A relatively easy hike of 5 miles (round trip) and a 2,100 foot ascent. Summit offers spectacular 360-degree views, including the Presidential Range and Crawford Notch. A good beginner hike.
At 3,119 feet, Mount Crawford shares the Bemis Ridge with lesser known peaks Mount Hope and Hart Ledge. Mt .Crawford is the first peak ascended by the historic Davis Path. The trail leading to the summit was constructed as a bridle path, so grades are easy to moderate all the way to Mount Washington, approximately 15 miles from the trailhead.
Note that the Davis Path ascends Mt. Crawford. The Crawford Path ascends Mt. Washington from the southwest over Mt. Pierce.
The large Davis Path Trailhead parking lot is located on US 302, 5 miles south of Willey House/Crawford Notch State Park and 12 miles west of Route 16. The Notchland Inn is located almost directly across the street.
From the parking area, walk north approximately 200 yards down a dirt road and cross the Saco River on a suspension bridge. The trail continues on the far side of the river, uncomfortably close to a house. The next section of the trail traverses through open woods with a few brook crossings.
After passing a sign marking the boundary of the Presidential-Dry River Wilderness, the trail begins to ascend through a thick forest at a constant, but moderate grade. As you near the top of the ridge, the terrain gets steeper, but is moderated by a series of switchbacks. Once on the ridge, you'll be greeted by a bare rock ledge that offers views to the southwest . At a singed junction (2.2 miles), go left over the bare rock on the spur trail to the summit. The trail from the junction to the summit is marked by painted marks and cairns.
For extra credit, retrace your steps back to the Davis Path, and continue northeast to Stairs Mountain for more wonderful views. The two stairs (cliffs) are a prominent feature from the Crawford summit. A jaunt out-and-back from Stairs Mountain will add an additional 5 miles of easy hiking to your trip.
Since the summits of Northern New Hampshire lie in the path of the principal storm tracks and air mass routes, the area above treeline has some of worst weather in the world, and is ecologically similar to the subarctic zone.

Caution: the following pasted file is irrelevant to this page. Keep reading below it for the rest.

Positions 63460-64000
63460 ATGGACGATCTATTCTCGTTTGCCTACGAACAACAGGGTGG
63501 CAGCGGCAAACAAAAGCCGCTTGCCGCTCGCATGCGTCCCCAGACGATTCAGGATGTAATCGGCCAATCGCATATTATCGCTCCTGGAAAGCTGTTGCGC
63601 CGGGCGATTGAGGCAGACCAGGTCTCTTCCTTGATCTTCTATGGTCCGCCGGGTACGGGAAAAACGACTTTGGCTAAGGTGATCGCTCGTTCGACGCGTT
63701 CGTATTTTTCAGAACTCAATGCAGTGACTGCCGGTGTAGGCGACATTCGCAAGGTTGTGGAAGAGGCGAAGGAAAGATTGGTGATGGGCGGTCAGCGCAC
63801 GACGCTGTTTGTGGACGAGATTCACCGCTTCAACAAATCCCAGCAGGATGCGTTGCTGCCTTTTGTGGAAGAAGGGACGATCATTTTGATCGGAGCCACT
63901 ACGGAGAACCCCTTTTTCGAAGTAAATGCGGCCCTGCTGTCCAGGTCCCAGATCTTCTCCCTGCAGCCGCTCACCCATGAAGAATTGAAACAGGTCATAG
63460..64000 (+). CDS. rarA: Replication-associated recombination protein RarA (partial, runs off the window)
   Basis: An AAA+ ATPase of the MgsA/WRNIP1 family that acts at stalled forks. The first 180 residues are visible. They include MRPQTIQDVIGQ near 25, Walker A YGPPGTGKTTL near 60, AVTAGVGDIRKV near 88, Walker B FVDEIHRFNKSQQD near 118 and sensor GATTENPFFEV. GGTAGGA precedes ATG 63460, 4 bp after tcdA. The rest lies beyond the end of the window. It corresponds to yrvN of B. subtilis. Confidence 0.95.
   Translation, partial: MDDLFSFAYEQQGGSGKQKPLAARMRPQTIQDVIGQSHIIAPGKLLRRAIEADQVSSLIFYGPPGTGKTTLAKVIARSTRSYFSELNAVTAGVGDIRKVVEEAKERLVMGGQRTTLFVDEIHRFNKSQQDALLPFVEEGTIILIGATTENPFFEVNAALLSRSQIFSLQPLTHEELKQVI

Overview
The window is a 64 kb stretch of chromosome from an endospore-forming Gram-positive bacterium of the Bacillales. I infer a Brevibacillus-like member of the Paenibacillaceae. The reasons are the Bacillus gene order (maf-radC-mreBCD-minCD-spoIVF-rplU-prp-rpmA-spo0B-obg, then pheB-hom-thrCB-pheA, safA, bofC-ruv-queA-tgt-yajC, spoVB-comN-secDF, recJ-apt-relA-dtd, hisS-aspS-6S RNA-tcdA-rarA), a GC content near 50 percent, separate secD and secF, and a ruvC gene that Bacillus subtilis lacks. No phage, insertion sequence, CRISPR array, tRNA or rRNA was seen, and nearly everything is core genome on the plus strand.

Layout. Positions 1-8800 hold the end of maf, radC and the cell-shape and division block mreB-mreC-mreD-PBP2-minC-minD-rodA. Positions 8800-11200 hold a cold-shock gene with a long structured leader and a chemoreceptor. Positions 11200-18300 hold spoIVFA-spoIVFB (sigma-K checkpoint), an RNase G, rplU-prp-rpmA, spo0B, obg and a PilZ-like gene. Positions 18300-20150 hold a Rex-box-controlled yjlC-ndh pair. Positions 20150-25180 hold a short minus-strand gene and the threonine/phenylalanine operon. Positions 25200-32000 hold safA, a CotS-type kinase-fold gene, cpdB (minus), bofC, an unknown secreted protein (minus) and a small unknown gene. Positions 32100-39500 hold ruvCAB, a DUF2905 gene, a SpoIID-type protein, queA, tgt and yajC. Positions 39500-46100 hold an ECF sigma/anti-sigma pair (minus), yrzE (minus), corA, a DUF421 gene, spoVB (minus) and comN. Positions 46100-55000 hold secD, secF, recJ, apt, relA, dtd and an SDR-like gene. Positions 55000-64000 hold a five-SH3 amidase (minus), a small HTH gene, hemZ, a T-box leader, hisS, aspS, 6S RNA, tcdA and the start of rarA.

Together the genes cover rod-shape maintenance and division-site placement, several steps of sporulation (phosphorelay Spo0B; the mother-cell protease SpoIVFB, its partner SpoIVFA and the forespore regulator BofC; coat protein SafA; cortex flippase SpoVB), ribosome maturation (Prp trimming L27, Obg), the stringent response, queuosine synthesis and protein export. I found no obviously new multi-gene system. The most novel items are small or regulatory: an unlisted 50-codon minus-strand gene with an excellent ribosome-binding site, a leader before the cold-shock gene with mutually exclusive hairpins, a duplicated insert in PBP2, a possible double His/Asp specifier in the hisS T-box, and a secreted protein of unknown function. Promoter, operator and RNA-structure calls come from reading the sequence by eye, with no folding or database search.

To say that the weather can be unpredictable is an understatement. Be prepared for the worst, even in midsummer.
Current conditions reported by the Forest Service.
Although Mt. Washington is over 3,000 feet higher than Mt. Crawford, conditions should be relatively similar (though less extreme) since Crawford's summit ridge is bald. Current and historical weather data and lots of other cool info can be found at the Mount Washington Weather Observatory website.
Hikers often post recent trail conditions at Views From the Top
Early Spring: Mud, crappy snow conditions, and swollen water crossings will limit the enjoy-abilty of this hike
Late Spring: Blackfly season typically runs from late May to early July. Get an early start and hike while they're groggy from the cool morning temperatures.
Summer: Be prepared for mosquitoes and deerflies in lower, flat sections. This time of year can be hot and humid. Summer haze may obscure views. Again, early starts are better.
Autumn: Spectacular foliage from late September to early October. Be prepared to be slowed by swarms of motor-tourists and hikers.
Winter: Due to moderate grades, I would expect this trail to be good for snowshoeing. Days can be crystal clear, or white-out conditions, or both. Due to wind effects, crampons or aggressive snowshoes may be necessary on the bald summit ridge.
I've stayed at Crawford Notch State Park's Dry River Campground on two separate occassions. I've been pleased each time. There is some traffic noise, but it's not bad. The new toilet, shower, and laundry facilities are the best I've encountered at a campsite. The campgroud is approximately 5 miles north of the trailhead. A general store with food, firewood, and limited camping accessories is located approximately 1/2 mile south of the campground.
New Hampshire State Parks (link)
New Hampshire Campground Owners Association - White Mountains Region (link)
White Mountain National Forest (link)
Backcountry rules for the Presidential-Dry River Wilderness, which is located within the White Mountain National Forest.
Basically, the same rules as the White Mountain National Forest, plus the following rules specific to the Wilderness:
The Davis Path was constructed as a bridle path to ascend Mount Washington in 1845 by Nathaniel Davis, son-in-law of Abel and Hannah Crawford, of Crawford Notch fame. However, the path could not be properly maintained, and it fell out of use within approximately 10 years. In 1910, the path was reconstructed for foot travel.
History of Crawford Notch